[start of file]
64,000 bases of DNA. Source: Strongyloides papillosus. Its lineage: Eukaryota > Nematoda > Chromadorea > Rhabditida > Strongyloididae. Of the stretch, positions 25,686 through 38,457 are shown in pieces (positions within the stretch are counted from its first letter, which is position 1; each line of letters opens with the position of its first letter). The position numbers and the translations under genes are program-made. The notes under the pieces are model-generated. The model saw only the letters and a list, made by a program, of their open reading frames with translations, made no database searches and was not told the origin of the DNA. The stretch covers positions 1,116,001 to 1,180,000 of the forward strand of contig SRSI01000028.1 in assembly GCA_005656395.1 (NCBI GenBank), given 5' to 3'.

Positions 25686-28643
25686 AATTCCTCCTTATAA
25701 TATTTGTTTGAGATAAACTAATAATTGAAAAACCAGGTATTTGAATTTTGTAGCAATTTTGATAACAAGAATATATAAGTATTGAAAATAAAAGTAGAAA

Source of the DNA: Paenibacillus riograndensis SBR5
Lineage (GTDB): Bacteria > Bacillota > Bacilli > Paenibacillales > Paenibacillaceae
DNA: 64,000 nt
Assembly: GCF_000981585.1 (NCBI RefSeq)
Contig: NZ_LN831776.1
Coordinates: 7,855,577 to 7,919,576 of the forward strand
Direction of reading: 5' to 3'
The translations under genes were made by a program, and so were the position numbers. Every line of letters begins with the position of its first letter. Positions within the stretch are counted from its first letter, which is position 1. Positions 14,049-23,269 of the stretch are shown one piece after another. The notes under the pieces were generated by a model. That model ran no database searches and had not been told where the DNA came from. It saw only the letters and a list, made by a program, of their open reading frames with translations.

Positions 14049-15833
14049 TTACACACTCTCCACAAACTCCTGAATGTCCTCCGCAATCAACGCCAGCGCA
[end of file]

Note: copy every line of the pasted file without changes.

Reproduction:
64,000 bases of DNA. Source: Strongyloides papillosus. Its lineage: Eukaryota > Nematoda > Chromadorea > Rhabditida > Strongyloididae. Of the stretch, positions 25,686 through 38,457 are shown in pieces (positions within the stretch are counted from its first letter, which is position 1; each line of letters opens with the position of its first letter). The position numbers and the translations under genes are program-made. The notes under the pieces are model-generated. The model saw only the letters and a list, made by a program, of their open reading frames with translations, made no database searches and was not told the origin of the DNA. The stretch covers positions 1,116,001 to 1,180,000 of the forward strand of contig SRSI01000028.1 in assembly GCA_005656395.1 (NCBI GenBank), given 5' to 3'.

Positions 25686-28643
25686 AATTCCTCCTTATAA
25701 TATTTGTTTGAGATAAACTAATAATTGAAAAACCAGGTATTTGAATTTTGTAGCAATTTTGATAACAAGAATATATAAGTATTGAAAATAAAAGTAGAAA

Source of the DNA: Paenibacillus riograndensis SBR5
Lineage (GTDB): Bacteria > Bacillota > Bacilli > Paenibacillales > Paenibacillaceae
DNA: 64,000 nt
Assembly: GCF_000981585.1 (NCBI RefSeq)
Contig: NZ_LN831776.1
Coordinates: 7,855,577 to 7,919,576 of the forward strand
Direction of reading: 5' to 3'
The translations under genes were made by a program, and so were the position numbers. Every line of letters begins with the position of its first letter. Positions within the stretch are counted from its first letter, which is position 1. Positions 14,049-23,269 of the stretch are shown one piece after another. The notes under the pieces were generated by a model. That model ran no database searches and had not been told where the DNA came from. It saw only the letters and a list, made by a program, of their open reading frames with translations.

Positions 14049-15833
14049 TTACACACTCTCCACAAACTCCTGAATGTCCTCCGCAATCAACGCCAGCGCA